In order to better explain my incredulity, let me start with a simple legal thought experiment:
Suppose there is a law that states "Driving near schools at speeds above 25mph is prohibited." Now, an animal rights group argues that this law is ambiguous: the word "school" could mean either a building where children are educated or a group of fish. This being a contrived example, there is no way of knowing whether such argument has any merit to it -- but let's presume the judge decides that "in the absence of any clarifying language, we must assume that both points of view have the right to exist, and therefore the law prohibits both driving near children educational institutions, and near groups of fish or other sea animals".
Ok, but what if the law did include some clarifying language. Suppose the law was instead "Safety of children being of utmost importance to our society, driving near schools at speeds above 25mph is prohibited". In this case, I would expect the argument of the animal rights group to fail. After all, replacing "school" with "group of fish" makes the sentence grammatically invalid: two completely unrelated clauses within one sentence. However, if the law stated instead "Since loud noises cause suffering to fish and marine animals, driving near schools at speeds above 25mph is prohibited", then the situation would be quite the opposite: now the judge will be forced to conclude that the law only applies to fish schools, not to children.
Sorry for this lengthy preamble, let's get to the actual question. The Second Amendment of the US Constitution states:
A well regulated Militia being necessary to the security of a free State, the right of the people to keep and bear Arms shall not be infringed.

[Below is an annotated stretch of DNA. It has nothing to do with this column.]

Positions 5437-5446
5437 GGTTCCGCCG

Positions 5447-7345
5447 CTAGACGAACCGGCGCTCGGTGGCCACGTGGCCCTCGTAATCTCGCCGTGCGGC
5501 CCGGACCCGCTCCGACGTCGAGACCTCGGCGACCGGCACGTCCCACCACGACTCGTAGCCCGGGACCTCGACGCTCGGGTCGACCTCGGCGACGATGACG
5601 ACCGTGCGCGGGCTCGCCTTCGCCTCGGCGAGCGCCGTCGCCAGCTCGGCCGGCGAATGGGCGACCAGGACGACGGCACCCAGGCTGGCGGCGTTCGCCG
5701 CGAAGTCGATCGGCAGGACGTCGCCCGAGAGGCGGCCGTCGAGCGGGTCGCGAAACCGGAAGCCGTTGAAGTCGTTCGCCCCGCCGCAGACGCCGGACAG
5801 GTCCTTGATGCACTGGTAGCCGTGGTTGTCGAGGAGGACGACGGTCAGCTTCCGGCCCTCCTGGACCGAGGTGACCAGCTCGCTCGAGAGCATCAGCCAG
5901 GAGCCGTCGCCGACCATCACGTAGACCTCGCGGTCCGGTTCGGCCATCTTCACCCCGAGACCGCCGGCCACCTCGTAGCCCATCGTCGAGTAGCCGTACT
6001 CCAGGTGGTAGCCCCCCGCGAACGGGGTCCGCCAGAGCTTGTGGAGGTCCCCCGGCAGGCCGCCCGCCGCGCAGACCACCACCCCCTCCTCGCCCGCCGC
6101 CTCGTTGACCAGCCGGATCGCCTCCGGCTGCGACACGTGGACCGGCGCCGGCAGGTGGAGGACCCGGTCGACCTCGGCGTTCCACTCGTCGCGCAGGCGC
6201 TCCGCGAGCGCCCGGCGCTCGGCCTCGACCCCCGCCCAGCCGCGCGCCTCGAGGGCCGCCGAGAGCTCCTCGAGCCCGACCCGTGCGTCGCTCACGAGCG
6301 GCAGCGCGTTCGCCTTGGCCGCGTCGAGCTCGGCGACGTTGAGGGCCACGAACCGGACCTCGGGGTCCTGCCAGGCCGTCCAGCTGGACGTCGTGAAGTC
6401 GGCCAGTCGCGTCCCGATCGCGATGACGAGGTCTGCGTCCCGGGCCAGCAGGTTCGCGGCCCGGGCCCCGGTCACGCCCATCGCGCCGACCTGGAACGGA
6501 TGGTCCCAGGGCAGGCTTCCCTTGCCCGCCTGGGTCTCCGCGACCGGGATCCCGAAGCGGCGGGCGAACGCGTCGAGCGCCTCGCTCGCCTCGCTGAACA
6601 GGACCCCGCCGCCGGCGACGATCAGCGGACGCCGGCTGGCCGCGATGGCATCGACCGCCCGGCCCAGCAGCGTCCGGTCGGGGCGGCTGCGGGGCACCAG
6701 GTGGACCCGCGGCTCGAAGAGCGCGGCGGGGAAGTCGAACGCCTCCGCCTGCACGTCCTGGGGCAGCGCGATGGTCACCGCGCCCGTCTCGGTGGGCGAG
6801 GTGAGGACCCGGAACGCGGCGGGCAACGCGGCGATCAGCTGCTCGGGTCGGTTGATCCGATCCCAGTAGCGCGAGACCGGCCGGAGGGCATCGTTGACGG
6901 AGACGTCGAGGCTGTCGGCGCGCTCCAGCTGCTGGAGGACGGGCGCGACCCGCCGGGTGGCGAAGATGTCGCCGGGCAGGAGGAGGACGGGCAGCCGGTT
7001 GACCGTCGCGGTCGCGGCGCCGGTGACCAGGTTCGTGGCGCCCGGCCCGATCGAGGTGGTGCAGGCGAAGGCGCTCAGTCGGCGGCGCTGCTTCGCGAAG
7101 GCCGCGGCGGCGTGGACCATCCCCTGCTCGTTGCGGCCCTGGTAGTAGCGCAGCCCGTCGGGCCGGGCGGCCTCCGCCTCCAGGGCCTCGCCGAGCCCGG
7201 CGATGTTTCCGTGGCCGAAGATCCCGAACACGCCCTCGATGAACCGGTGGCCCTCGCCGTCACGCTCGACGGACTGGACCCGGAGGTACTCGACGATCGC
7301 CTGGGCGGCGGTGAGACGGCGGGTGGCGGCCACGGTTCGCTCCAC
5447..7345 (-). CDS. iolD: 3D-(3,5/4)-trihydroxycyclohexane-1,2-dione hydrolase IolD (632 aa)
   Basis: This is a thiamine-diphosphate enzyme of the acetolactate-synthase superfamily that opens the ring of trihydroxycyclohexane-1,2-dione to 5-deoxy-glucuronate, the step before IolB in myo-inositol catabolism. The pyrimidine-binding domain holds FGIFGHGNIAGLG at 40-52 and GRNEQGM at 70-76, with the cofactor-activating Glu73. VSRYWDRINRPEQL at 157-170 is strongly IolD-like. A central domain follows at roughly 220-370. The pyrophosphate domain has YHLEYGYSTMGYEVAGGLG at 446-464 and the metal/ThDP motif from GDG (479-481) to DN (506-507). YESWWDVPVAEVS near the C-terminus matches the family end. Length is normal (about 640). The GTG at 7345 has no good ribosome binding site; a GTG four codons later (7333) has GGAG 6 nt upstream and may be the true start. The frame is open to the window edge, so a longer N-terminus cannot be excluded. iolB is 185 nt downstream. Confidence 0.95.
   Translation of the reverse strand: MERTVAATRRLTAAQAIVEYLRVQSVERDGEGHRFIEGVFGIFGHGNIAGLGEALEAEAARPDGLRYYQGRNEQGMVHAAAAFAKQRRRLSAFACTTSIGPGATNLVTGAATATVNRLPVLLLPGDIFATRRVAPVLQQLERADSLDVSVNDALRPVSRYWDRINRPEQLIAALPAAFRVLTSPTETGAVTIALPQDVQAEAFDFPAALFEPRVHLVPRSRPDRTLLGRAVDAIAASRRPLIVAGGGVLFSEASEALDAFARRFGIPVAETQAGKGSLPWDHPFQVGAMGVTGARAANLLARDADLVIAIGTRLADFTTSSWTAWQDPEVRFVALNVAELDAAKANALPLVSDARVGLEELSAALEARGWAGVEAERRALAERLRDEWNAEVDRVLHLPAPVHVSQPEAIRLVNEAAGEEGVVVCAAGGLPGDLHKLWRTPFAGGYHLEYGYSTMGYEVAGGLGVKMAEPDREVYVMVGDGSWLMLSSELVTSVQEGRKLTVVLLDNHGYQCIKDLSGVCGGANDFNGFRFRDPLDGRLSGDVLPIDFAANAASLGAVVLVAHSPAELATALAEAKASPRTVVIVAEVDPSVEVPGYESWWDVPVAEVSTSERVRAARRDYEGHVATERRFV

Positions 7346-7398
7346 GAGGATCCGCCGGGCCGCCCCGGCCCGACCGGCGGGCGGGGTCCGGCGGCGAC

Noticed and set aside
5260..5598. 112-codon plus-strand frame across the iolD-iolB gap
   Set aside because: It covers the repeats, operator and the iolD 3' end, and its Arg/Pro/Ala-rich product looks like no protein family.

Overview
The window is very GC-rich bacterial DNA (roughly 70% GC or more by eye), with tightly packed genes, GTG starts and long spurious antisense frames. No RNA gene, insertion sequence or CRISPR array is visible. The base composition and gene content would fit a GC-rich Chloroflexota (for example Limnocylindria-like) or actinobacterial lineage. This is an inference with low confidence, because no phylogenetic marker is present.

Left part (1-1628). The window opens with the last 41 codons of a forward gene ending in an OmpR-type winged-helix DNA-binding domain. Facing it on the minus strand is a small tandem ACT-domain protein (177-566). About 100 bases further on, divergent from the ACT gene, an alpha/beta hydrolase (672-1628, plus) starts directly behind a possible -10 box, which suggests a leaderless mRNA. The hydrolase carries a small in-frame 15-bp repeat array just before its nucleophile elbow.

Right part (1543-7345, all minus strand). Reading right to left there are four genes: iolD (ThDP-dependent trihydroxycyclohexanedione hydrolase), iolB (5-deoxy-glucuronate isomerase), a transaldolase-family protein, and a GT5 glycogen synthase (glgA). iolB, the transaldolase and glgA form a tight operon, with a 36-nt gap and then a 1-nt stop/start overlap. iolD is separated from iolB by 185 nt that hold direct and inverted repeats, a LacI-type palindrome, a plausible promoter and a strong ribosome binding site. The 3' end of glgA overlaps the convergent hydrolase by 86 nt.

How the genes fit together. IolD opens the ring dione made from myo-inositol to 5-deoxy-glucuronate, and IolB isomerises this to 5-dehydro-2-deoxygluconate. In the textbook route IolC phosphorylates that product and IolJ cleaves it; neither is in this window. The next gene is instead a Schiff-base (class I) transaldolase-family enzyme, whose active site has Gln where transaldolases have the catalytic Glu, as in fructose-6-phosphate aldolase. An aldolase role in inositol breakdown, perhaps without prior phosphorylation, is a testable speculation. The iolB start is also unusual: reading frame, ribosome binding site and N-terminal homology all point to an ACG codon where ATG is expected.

The word which I find ambiguous here is the second "the". Being the most common word in English, it obviously has multiple meanings, but let's focus on just 2:
- The third meaning, "used to make generalized reference to something rather than identifying a particular instance". In this case "the people" would mean either people in general, or it could also refer to the citizens of US only.
- The first meaning, "denoting one or more people or things already mentioned or assumed to be common knowledge". In this meaning, a synonym for "the" is "this" or "these", i.e. "the people" would mean "these people".
Having these 2 competitive definitions of "the people", let's replace each of them with its synonym and see which one makes better sense:
A well regulated Militia being necessary to the security of a free State, the right of all citizens of the United States to keep and bear Arms shall not be infringed.
A well regulated Militia being necessary to the security of a free State, the right of these people people to keep and bear Arms shall not be infringed.
Now, one of these forms is perfectly reasonable. The other consists of two completely unrelated clauses joined by a comma -- a comma splice -- which is a serious grammatical error (a first-degree felony according to Roger Jones).
So my question is this: why did the US Supreme Court decide in Columbia v. Heller to defend the grammatically questionable reading of the Second Amendment, and disregard the logical one? Why commit a "grammatical felony"?